The great escape: how cationic polyplexes overcome the endosomal barrier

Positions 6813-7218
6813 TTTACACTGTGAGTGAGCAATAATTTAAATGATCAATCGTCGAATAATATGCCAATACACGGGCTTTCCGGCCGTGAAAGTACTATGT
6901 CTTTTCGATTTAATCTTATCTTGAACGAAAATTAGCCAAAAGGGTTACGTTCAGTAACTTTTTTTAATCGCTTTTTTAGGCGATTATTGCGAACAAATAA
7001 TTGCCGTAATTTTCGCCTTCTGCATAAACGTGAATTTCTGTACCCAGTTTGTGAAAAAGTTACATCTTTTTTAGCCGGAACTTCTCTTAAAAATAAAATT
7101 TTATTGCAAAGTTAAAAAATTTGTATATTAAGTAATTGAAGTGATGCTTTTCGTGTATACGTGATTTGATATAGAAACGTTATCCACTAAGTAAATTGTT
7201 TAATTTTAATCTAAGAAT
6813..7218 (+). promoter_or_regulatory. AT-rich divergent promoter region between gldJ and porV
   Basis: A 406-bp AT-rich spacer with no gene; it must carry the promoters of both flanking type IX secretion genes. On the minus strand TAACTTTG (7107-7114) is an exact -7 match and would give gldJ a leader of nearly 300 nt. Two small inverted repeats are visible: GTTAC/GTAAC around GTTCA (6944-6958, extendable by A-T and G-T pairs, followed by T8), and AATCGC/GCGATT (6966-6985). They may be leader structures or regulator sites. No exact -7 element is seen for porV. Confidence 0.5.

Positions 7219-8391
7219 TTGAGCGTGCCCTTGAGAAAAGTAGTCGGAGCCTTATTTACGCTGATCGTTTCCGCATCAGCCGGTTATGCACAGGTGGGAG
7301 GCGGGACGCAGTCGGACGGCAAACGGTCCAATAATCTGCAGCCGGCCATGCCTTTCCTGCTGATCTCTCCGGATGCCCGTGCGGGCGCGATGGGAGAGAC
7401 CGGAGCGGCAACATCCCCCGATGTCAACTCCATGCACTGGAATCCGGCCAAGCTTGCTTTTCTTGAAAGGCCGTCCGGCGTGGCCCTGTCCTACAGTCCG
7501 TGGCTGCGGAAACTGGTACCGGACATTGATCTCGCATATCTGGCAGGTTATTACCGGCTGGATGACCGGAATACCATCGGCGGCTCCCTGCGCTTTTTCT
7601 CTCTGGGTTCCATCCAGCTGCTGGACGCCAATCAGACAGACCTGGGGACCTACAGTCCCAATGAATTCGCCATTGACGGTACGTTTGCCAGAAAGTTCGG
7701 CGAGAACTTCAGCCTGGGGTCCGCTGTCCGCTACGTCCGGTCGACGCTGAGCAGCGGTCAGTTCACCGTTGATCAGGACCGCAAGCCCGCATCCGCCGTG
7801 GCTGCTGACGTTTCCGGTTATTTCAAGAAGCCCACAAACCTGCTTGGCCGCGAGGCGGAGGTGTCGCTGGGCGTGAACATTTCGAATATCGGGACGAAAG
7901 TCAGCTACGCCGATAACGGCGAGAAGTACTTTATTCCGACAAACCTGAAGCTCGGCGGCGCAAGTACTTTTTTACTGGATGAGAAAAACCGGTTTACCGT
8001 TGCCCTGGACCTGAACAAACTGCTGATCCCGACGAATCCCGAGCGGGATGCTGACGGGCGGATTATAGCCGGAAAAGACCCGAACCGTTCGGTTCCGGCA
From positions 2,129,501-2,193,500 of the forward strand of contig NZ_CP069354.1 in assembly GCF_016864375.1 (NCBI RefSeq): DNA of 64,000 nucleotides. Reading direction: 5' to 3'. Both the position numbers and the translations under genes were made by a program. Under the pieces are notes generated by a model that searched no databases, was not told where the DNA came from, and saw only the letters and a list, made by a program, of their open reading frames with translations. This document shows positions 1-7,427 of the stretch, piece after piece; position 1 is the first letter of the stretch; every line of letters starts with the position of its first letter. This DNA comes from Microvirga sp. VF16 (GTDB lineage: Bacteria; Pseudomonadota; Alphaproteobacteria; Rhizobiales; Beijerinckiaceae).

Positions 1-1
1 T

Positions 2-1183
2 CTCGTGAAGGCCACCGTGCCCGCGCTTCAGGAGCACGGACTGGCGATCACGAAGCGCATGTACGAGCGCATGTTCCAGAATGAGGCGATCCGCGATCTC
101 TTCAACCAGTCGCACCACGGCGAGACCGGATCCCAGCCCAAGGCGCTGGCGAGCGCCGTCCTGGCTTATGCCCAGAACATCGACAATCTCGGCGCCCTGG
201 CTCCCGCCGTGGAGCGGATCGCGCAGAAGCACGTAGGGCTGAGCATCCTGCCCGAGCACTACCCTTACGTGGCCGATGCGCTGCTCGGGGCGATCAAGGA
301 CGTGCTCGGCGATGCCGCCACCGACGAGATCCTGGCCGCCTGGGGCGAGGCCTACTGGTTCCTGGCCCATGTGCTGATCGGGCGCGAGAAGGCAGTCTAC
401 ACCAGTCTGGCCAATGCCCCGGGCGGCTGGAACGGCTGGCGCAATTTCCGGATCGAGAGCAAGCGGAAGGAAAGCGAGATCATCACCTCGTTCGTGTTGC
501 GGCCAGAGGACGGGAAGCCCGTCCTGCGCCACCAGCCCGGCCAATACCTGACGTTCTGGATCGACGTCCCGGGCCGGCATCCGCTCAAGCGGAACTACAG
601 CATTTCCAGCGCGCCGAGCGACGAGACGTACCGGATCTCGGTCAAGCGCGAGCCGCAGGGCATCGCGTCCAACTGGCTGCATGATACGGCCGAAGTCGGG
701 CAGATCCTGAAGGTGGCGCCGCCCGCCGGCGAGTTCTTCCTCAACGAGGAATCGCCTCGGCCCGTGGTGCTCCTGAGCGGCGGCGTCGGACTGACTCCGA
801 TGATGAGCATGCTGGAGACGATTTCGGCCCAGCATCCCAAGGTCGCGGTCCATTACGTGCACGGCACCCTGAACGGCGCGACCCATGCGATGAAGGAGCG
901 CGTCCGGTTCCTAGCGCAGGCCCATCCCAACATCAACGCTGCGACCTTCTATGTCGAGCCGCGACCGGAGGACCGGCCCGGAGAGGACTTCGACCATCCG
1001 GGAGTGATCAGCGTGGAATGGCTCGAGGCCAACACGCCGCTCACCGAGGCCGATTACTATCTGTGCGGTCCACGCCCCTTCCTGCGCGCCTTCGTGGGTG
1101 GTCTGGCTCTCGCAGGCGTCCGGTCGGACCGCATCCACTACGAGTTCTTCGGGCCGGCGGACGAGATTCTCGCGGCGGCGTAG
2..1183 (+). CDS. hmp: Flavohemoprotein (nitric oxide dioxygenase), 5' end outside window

The targeted and efficiency-oriented delivery of (therapeutic) nucleic acids raises hope for successful gene therapy, i.e., for the local and individual treatment of acquired and inherited genetic disorders. Despite promising achievements in the field of polymer-mediated gene delivery, the efficiency of the non-viral vectors remains orders of magnitude lower than viral-mediated ones. Several obstacles on the molecular and cellular level along the gene delivery process were identified, starting from the design and formulation of the nano-sized carriers up to the targeted release to their site of action. In particular, the efficient escape from endo-lysosomal compartments was demonstrated to be a major barrier and its exact mechanism still remains unclear. Different hypotheses and theories of the endosomal escape were postulated. The most popular one is the so-called “proton sponge” hypothesis, claiming an escape by rupture of the endosome through osmotic swelling. It was the first effort to explain the excellent transfection efficiency of poly(ethylene imine). Moreover, it was thought that a unique mechanism based on the ability to capture protons and to buffer the endosomal pH is the basis of endosomal escape. Recent theories deal with the direct interaction of the cationic polyplex or free polymer with the exoplasmic lipid leaflet causing membrane destabilization, permeability or polymer-supported nanoscale hole formation. Both escape strategies are more related to viral-mediated escape compared to the “proton sponge” effect. This review addresses the different endosomal release theories and highlights their key mechanism.